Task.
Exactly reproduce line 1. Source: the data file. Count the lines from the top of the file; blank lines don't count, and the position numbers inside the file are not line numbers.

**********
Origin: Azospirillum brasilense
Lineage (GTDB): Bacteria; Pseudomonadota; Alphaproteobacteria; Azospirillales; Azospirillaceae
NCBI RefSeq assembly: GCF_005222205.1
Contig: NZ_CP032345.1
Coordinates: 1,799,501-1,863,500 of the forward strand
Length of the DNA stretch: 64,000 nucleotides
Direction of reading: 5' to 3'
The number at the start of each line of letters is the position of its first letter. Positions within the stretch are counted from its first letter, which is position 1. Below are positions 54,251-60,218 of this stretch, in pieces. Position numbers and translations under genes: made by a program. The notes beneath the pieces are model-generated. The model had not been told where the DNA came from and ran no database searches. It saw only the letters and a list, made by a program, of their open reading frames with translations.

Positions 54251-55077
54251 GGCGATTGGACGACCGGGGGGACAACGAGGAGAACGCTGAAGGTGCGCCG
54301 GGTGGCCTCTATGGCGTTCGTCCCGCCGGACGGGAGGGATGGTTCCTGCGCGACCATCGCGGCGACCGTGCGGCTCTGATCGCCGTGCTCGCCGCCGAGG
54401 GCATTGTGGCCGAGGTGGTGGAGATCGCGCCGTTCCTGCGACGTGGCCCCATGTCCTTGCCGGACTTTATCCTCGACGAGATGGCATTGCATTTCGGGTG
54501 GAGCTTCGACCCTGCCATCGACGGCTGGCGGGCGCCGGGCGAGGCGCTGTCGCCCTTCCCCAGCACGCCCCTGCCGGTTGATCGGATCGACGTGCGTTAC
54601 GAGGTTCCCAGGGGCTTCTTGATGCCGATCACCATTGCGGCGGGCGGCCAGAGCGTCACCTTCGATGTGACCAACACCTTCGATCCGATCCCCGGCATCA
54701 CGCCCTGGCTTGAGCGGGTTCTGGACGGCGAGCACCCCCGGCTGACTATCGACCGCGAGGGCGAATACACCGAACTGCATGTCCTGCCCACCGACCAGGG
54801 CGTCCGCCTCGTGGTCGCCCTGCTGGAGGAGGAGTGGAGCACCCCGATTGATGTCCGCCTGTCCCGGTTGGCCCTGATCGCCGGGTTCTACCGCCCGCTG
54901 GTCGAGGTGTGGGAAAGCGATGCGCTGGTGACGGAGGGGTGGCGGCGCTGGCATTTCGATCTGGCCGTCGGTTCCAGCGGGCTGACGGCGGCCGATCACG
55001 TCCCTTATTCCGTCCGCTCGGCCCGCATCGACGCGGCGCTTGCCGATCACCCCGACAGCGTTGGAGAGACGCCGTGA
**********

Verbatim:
Origin: Azospirillum brasilense